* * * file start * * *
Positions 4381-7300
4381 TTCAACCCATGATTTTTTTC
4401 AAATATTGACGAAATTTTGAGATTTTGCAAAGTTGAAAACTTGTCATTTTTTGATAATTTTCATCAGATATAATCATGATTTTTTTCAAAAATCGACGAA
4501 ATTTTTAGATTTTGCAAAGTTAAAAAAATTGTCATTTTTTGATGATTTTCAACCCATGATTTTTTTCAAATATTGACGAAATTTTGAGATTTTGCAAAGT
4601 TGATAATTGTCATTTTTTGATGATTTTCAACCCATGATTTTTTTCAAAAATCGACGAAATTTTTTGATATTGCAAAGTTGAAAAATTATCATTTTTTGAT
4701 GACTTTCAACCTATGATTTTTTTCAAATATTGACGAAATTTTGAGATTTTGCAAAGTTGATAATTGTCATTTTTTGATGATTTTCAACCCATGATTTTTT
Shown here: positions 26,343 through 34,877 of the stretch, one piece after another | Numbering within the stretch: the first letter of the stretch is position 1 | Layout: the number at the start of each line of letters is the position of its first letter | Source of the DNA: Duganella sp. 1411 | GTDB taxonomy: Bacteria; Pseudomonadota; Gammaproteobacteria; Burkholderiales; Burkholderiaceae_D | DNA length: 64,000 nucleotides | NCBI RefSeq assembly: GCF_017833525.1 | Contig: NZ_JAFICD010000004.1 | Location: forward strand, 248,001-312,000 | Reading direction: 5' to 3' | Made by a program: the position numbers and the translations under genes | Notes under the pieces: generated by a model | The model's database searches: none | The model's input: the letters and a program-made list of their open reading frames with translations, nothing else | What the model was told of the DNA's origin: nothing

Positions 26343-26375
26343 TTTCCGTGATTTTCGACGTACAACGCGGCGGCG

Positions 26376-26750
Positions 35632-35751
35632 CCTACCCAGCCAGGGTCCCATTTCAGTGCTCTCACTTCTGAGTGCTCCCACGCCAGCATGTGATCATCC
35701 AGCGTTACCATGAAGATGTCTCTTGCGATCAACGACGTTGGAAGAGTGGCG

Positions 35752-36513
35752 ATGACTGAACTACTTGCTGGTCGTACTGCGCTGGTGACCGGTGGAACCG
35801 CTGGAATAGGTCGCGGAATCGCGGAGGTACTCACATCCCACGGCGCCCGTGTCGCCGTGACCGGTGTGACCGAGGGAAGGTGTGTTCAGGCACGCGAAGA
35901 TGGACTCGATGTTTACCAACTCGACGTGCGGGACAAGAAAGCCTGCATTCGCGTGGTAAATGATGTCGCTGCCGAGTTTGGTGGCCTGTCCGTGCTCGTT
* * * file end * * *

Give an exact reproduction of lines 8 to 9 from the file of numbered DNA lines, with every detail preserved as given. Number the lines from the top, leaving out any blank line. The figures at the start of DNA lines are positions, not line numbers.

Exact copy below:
Positions 26343-26375
26343 TTTCCGTGATTTTCGACGTACAACGCGGCGGCG